I have a Portuguese floor corker that has started to break off small pieces of cork that will end up in my bottled wine. This is an older model of the corker. I am wondering if there is a way to adjust the corker to stop the shredding of the cork, or am I doing something wrong in prepping the corks. I normally spray the corks with either vodka or sulfite solution to make sure they are sanitized.
Las Cruces, New Mexico
I hope I’m assuming correctly, but I’m imagining that you’ve got the smaller, lighter-weight red metal corker with adjustable spring-loaded bottle base and plastic jaws, sometimes called a “Portuguese” corker. These are decent corkers for a home winemaker with not much volume to bottle, but they can have their issues. Before I get into that, let’s talk about your corks.
Possible issues you may be having with the corks:
- Be sure your corks are fresh, and not old and dried out. Yes, corks are essentially plugs of dried-out tree bark but you don’t want them to be too dry. Be sure that they are new from a cork supplier (if you buy them in large quantities) and if purchased from a winemaking or brewing supply shop, that they are from a shop with enough turnover to keep fresh corks on hand. Ask the shop folks how long ago they opened the bag of corks — the cork companies typically sell them in sealed bags of 1,000 or 2,000 — and it’s important they sealed the bag up right away after opening it. If not, ask for corks from a fresh bag. New corks are important because they come from the manufacturer with the correct moisture content to ensure that, when they are compressed with your corker jaws, they re-expand correctly into the neck of the bottle. Corks that are old and dry are brittle and, as you intimate in your question, can break and chip off in ways that are not desired. Dry corks are a problem that be can be exacerbated by corker jaws that may be out of alignment.
- Make sure that you are using standard wine corks. The Portuguese-style corker is a one-trick pony. It only does the standard #8 or #9 cork (with some effort) well. Be sure you’re not trying to use larger corks. Spraying corks just prior to use with something like vodka or a sulfite solution can help provide a little lubrication to help you get the corks in and will provide some anti-microbial effects.
Possible issue with the corker:
- If your corks are perfect, are the right size, and you think you might be having issues with the corker, I always recommend getting in touch with the shop from which you bought it. Hopefully you’ll be able to find someone there with experience repairing and adjusting the corker and who can take an in-person look at what you think the problem might be. Since we’re doing this via long distance troubleshooting (hi there!) following are a couple of ideas on what might be wrong with your corker.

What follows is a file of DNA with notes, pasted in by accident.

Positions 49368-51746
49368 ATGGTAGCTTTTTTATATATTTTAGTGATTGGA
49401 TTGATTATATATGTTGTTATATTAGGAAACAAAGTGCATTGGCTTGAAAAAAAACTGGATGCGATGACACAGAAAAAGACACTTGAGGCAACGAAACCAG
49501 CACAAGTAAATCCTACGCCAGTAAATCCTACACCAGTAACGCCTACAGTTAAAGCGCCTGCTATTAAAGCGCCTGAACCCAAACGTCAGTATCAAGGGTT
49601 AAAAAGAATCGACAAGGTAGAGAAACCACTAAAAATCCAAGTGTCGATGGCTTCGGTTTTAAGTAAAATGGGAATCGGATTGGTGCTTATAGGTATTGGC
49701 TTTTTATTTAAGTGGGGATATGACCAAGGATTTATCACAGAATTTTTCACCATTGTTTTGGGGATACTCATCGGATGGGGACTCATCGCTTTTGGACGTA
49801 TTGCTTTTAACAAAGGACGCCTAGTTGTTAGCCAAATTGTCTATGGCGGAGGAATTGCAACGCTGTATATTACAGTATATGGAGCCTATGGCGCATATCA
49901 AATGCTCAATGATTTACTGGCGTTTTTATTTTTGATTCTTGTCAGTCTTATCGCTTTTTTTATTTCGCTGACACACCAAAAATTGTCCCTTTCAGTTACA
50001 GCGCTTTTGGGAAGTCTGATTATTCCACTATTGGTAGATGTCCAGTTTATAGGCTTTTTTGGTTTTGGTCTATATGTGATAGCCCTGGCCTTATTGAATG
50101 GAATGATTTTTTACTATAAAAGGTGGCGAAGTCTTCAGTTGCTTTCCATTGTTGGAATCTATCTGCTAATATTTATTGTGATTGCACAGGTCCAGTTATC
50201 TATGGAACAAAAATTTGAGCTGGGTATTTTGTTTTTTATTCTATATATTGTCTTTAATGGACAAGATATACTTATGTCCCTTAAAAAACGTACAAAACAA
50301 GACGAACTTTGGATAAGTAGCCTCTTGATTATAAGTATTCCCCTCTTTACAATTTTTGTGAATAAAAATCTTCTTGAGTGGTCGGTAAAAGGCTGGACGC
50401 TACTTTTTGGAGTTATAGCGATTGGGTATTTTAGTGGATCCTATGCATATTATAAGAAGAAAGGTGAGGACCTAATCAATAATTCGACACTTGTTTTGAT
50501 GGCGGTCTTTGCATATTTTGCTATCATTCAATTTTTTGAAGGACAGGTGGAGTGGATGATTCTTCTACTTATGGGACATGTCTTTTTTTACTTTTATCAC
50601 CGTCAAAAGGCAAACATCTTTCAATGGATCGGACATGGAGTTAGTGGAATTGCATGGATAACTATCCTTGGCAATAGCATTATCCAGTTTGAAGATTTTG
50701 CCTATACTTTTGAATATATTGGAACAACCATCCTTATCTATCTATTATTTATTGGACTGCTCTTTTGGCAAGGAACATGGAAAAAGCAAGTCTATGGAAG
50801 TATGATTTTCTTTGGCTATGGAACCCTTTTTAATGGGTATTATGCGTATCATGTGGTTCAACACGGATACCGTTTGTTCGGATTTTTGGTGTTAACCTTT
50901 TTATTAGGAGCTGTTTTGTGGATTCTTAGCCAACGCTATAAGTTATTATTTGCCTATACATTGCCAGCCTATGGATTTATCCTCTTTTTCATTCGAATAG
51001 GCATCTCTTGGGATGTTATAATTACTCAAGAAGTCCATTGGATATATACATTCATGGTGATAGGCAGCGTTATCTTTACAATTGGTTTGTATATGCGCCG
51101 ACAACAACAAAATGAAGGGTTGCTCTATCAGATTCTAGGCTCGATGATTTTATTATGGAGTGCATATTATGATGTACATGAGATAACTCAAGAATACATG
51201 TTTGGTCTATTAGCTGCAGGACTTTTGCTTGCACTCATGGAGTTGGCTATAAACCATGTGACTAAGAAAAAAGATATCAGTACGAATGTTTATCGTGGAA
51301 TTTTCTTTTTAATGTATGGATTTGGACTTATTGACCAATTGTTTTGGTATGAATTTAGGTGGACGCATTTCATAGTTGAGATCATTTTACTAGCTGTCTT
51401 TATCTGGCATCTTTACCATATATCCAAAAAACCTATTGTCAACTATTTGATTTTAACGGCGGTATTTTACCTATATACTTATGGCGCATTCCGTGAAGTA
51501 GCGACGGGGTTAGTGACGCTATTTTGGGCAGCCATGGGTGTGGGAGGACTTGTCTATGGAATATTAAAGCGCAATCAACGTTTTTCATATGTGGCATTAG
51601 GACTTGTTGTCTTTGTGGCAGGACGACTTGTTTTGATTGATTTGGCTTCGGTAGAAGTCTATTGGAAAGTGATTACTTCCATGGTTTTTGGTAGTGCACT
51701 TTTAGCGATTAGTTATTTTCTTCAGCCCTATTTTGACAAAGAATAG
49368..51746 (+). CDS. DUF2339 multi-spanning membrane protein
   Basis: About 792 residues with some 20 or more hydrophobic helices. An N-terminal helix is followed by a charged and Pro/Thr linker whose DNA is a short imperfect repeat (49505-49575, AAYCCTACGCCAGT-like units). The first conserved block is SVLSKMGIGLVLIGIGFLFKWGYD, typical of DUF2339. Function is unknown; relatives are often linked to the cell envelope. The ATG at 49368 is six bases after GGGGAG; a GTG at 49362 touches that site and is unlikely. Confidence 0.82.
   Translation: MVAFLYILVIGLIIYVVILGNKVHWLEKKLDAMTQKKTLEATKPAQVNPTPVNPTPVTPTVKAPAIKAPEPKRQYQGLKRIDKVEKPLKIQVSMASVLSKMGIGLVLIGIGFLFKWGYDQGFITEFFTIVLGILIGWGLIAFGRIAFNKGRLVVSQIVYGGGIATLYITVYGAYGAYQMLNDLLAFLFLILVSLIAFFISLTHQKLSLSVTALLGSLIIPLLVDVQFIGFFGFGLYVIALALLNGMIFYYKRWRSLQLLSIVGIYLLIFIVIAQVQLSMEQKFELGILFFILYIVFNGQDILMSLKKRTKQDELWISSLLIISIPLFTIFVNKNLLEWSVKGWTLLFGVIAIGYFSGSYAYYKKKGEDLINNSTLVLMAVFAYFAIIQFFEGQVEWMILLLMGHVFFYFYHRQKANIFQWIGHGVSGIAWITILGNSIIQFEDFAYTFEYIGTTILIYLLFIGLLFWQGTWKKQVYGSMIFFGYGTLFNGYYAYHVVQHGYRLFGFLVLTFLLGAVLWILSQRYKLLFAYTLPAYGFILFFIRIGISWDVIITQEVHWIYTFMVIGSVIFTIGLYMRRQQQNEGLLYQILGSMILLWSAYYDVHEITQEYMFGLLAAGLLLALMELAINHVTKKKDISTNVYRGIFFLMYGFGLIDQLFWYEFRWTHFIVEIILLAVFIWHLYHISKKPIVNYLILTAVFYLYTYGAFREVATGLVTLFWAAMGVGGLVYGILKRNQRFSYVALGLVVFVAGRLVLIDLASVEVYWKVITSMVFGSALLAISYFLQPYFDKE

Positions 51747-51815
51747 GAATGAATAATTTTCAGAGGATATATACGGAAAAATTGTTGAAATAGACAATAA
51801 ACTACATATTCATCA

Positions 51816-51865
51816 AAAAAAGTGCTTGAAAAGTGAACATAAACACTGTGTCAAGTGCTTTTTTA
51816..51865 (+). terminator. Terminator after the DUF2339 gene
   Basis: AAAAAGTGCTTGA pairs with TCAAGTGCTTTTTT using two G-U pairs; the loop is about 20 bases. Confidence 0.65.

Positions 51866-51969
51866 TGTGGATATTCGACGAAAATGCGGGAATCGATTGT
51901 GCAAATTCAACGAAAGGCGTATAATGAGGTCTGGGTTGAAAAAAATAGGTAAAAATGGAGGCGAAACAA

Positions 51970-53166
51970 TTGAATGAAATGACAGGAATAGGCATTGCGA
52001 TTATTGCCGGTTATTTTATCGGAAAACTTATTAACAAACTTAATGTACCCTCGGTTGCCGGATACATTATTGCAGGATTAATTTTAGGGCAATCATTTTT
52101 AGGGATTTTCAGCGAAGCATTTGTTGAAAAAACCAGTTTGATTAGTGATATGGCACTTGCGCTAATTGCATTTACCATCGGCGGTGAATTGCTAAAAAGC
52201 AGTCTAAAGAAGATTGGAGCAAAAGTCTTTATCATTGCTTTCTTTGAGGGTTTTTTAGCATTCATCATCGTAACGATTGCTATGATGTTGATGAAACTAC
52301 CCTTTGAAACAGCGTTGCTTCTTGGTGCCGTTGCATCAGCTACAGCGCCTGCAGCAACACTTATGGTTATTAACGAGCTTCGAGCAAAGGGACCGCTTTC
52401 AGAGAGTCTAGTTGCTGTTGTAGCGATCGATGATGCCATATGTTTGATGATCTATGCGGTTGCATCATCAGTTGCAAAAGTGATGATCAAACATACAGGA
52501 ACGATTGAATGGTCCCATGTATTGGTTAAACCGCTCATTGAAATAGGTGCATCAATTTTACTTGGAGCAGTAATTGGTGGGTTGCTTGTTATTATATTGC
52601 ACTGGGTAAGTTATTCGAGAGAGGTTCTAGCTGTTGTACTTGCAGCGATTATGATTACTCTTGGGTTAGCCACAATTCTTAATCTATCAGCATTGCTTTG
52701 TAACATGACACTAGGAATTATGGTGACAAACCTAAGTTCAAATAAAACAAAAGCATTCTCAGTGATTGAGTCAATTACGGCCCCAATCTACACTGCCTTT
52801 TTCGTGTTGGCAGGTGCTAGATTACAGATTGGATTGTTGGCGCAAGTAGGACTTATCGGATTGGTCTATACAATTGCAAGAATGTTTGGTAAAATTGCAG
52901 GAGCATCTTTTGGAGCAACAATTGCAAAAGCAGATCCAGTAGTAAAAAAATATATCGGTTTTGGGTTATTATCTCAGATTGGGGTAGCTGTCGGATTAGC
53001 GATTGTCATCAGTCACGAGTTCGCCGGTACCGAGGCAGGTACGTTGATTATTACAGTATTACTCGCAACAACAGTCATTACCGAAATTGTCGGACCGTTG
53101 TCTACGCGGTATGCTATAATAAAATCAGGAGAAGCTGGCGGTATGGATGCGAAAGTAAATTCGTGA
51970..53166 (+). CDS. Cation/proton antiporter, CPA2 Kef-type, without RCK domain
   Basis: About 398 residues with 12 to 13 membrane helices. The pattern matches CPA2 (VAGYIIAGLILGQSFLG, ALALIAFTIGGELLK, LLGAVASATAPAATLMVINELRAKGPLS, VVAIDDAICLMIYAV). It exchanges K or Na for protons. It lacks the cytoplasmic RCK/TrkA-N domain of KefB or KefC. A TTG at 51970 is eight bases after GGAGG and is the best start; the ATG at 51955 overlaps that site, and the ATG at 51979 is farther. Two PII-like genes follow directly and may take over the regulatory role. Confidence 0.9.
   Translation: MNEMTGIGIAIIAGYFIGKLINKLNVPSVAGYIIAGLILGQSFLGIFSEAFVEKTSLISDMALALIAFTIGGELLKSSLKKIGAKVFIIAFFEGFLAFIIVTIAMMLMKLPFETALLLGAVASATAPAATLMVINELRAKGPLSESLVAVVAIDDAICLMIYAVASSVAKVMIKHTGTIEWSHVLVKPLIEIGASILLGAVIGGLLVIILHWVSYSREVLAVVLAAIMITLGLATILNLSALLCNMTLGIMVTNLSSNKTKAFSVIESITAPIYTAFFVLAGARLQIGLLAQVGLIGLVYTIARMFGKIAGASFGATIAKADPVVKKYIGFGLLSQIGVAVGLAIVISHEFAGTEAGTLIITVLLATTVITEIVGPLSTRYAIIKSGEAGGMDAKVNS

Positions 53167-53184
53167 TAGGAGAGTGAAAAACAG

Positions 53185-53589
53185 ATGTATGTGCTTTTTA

- You may need new jaws. The jaws — which, when the handle is pulled down, pinch together to squeeze the cork allowing it to be forced into your wine bottle — are made of plastic and just aren’t as strong as the brass jaws common in more expensive, durable corkers. Especially if you bought your corker used, it may be time for new corker jaws.
- Your jaws may need adjusting because one or more may be out of alignment and so may not be “pinching” the cork correctly. You should be able to get in there and re-set the jaws in case something has gotten in the way of them closing correctly, or of one being out of alignment. If you have the model I think you do, remove the two bolts on the sides of the corker head and lift off the top plate. As you remove the jaws, which are underneath, be sure to take note of the orientation of the jaws and the springs so you can put them back in the same position. Remove the old jaws, insert the new ones in the same manner and replace the top plates and bolts.
In general, I’m not a huge fan of the “Portuguese floor corker” because the jaws are plastic and the action is just single-lever. It doesn’t allow for much wiggle room when dealing with uneven or different-sized cork and bottle configurations. A step up is a corker with brass jaws, (sometimes called an “Italian” corker, sounds like an excuse for an EU soccer match!), which I find to be a little bit more forgiving and longer-lasting than a model with plastic jaws. The brass jaws are extremely sturdy and do a great job of compressing the corks. When you’re bottling a lot of wine, having an easy-to-use corker can really save time and make the job so much easier. I hope either a jaw adjustment or jaw replacement helps! When in doubt, please do contact your friendly neighborhood winemaking supply store or the shop from which you purchased your corker.
My question regards micro-oxidation (and unfortunately, too much oxidation) in my small 8–10-gallon (30–38-L) barrels. I like the concentration of flavors that I get by aging my Bordeaux-style blends in my small barrels. I usually age in the barrels for 18–24 months. But lately, I’ve been getting too much of a nail polish smell, which I guess is acetaldehyde. Do you have any suggestions? I find that if I don’t age in barrels, my reds come out weak, without much body. I can’t use large barrels because of space considerations and weight. I try to top off regularly but I am sometimes lax. The main advantage of storing in the barrel for so long seems to be the concentration of flavors. My wines that have been evaporating and then topped off, seem to be “thicker,” which I like. Is there a way to get this effect, but with a shorter time in the barrel?
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Unfortunately, with a small barrel like that, you’re going to have a high ratio of oxygen:wine. If you think about a traditional-sized barrel, it’s about 59 gallons (225 L); there’s a lot of wine in there. Especially if your barrel is much smaller, the surface area-to-wine ratio is much bigger for your mini-barrel than for a traditional barrel. Your 8–10 gallons (30–38 L) are therefore going to see a lot more wood contact, and a lot more oxygen transfer, than would 59 gallons (225 L) in a traditional, bigger barrel. This same principle is why some winemakers like to use bigger puncheons (like 132 gallons/500 L) so their wine gets proportionately less wood and oxygen exposure. This is popular in Rhône varieties like Grenache, Syrah, and Mourvèdre.